• What is the path of inquiry for understanding the nature of the mind?

That which rises as ‘I’ in this body is the mind. If one inquires as to where in the body the thought

‘I’ rises first, one would discover that it rises in the heart. That is the place of the mind’s origin.

Even if one thinks constantly ‘I’ ‘I’, one will be led to that place. Of all the thoughts that arise in

the mind, the ‘I’ thought is the first. It is only after the rise of this that the other thoughts arise. It is

after the appearance of the first personal pronoun that the second and third personal pronouns

appear; without the first personal pronoun there will not be the second and third.

  • How will the mind become quiescent?

By the inquiry ‘Who am I?’. The thought ‘who am I?’ will destroy all other thoughts, and like the

stick used for stirring the burning pyre, it will itself in the end get destroyed. Then, there will arise

Self-realization.

  • What is the means for constantly holding on to the thought ‘Who am I?’

When other thoughts arise, one should not pursue them, but should inquire: ‘To whom do they
arise?’ It does not matter how many thoughts arise. As each thought arises, one should inquire
with diligence, “To whom has this thought arisen?”. The answer that would emerge would be “To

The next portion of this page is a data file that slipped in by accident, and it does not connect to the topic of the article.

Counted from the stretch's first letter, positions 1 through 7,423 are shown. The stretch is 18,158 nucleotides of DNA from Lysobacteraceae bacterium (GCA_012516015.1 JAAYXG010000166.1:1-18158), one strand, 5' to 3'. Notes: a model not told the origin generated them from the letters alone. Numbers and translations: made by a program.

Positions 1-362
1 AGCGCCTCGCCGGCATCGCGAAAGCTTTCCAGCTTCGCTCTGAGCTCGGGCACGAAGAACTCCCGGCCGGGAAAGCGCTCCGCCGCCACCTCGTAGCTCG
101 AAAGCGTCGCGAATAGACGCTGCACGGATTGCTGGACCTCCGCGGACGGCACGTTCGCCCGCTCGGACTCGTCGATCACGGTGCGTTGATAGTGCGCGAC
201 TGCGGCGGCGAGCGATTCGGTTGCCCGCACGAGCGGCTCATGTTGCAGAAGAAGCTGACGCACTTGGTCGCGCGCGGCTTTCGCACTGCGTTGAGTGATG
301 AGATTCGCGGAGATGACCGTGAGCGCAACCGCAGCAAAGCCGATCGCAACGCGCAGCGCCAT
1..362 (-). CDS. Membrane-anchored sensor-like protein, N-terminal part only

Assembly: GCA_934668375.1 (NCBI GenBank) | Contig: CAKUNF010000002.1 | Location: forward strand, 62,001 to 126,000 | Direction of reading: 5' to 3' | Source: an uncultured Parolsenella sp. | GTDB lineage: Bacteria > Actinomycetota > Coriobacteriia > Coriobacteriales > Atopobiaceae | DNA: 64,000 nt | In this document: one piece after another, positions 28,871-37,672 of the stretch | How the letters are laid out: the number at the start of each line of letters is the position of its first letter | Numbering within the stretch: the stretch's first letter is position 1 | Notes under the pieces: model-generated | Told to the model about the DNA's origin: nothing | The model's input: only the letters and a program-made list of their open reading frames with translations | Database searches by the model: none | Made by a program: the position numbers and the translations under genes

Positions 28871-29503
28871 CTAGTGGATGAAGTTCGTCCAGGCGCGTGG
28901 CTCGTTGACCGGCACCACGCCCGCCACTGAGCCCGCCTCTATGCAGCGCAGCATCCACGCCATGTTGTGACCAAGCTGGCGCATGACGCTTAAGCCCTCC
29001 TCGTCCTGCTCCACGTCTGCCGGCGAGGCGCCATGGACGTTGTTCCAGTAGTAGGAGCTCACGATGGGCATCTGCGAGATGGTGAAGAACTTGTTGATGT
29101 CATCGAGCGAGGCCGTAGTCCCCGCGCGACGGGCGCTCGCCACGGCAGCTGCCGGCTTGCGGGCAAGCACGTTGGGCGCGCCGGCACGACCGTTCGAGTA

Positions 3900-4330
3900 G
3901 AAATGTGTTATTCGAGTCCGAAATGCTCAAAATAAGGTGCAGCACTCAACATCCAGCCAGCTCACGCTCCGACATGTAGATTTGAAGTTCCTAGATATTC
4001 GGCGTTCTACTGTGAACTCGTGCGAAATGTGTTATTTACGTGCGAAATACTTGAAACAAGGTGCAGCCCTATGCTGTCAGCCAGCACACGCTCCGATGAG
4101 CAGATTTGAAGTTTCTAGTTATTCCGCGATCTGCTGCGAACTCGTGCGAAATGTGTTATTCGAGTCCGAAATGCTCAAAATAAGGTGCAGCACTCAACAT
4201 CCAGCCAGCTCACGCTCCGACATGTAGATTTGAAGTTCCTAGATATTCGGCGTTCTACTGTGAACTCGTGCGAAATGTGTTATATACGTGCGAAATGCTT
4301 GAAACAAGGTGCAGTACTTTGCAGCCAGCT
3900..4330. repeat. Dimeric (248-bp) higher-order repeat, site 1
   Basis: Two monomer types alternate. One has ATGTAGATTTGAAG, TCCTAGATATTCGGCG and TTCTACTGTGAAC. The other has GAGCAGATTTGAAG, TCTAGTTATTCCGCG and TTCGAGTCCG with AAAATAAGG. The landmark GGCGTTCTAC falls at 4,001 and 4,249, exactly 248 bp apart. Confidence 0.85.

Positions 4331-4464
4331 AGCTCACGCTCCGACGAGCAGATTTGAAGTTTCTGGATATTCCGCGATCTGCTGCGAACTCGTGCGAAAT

me”. Thereupon if one inquires “Who am I?”, the mind will go back to its source; and the thought
that arose will become quiescent. With repeated practice in this manner, the mind will develop the
skill to stay in its source.

When the mind that is subtle goes out through the brain and the sense-

organs, the gross names and forms appear; when it stays in the heart, the names and forms disappear.  Not letting the mind go out, but retaining it in the Heart is what is called “inwardness” (antar- mukha). Letting the mind go out of the Heart is known as “externalisation” (bahir-mukha). Thus, when the mind stays in the Heart, the ‘I’ which is the source of all thoughts will go, and the Selfwhich ever exists will shine. Whatever one does, one should do without the egoity “I”. If one acts

in that way, all will appear as of the nature of Siva (God).
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  • Are there no other means for making the mind quiescent?